Every tween I've shared Drama with so far has LOVED it. They've connected to Cassie's character, the struggles she goes through, and how much her friendships mean to her. Several tweens helped me put together some questions for Raina (special shout-out to Helena, Marina, Francesca and Molly - thank you!!). Come listen in:
Mary Ann & kids: Kids are always curious - how much of your books are based on your real life? Were you ever in a drama club?
Raina: It depends on the book, but I draw a lot of inspiration from my real life! Smile is about 95% “true”: there were some name changes, and a few cases where I condensed time or place to serve the story better. Drama is, I would say, about 50% “true”: I was involved in after school drama in middle school, and musical theater in high school, and some of the characters are inspired by people I know…but they are still characters. With Smile, I let my past events drive the story. With Drama, I was able to steer it wherever I wanted.
Mary Ann & kids: Why did you decide to make Callie’s two friends gay? Kids have liked this part of Drama, but are curious why you decided to make it an important part of the story.
Raina: Jesse and Justin are very much inspired by two good friends of mine, who also happen to be incredibly talented, good-looking, inspiring, and yes, gay, twin brothers! These two characters, and their relationship with Callie, are the truest part of the story—I still have a wonderful bond with my two friends, and I wanted to honor them in Drama. Telling this story in any other way was never an option; it was always, at its core, about these three characters and their friendship.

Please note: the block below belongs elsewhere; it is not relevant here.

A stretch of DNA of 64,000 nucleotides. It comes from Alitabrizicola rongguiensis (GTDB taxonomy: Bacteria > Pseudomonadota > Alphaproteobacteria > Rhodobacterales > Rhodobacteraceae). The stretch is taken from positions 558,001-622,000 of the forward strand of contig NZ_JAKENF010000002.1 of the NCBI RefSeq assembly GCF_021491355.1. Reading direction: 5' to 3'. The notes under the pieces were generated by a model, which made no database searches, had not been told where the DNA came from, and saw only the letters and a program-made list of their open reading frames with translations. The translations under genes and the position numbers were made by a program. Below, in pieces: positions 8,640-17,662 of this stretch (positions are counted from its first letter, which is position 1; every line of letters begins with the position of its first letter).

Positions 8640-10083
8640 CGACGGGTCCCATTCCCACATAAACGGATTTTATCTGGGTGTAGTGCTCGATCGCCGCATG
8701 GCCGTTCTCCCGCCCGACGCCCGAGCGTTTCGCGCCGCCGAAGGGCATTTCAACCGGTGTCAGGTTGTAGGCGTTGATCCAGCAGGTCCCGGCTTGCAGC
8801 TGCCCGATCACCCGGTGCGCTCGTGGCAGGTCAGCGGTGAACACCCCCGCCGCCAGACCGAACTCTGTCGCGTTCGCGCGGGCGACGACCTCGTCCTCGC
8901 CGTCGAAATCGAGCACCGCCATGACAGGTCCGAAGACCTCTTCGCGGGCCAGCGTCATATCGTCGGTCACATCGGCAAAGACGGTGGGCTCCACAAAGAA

Mary Ann & kids: What parts of the creative process come really quickly for you? What parts are harder? Why?
Raina: Writing is the hardest! Whether I’m working with my own memories or crafting stories from my imagination, it’s kind of like doing a really difficult word search. You’re staring at all the letters, trying to make sense of them, waiting to see patterns in what looks like a big jumble. When you finally see those words, it’s as if they were always there! But that process can take months. Even years.
The drawing comes more easily. I do my ‘writing’ in thumbnail format, which means that the words and pictures in each panel are coming to me and I am jotting them down at the same time, so when I’ve completed a script, I have a rough draft of the words and the page layouts. From there, I can interpret the rough, scribbly art into something nicer to look at, and from that point on it’s very fun. Tiring for my drawing hand, but fun.
Mary Ann & kids: You’ve laughed at times that kids will read your stories in an hour, when it takes you years to write a graphic novel. But I’ve seen kids reading Smile again and again and again. Why do you think kids reread graphic novels in this way - what draw kids back to them time and again?
Raina: I had the same experience with my Calvin and Hobbes and For Better or For Worse collections, reading them over and over to absorb everything. The first time around, I think it’s the story and the jokes readers respond to. Then, it’s the artwork. After that, it becomes more subtle, but it’s still very powerful: I carefully studied the pacing and setup of comic writing, the beats and the rhythms. The body language of the characters. Their faces. Each of these elements can stand on their own, even though they add up to a quick, easy reading experience when combined.
Do you want to learn more about Raina? Head over to her website GoRaina.com and explore all that she has to offer! Definitely head out to see her as she visits bookstores and schools across the US this fall. She'll be in the San Francisco Bay Area this month. All of her bookstore signings are listed right on GoRaina.com.
Thanks so much, Raina!
©2012 Mary Ann Scheuer, Great Kid Books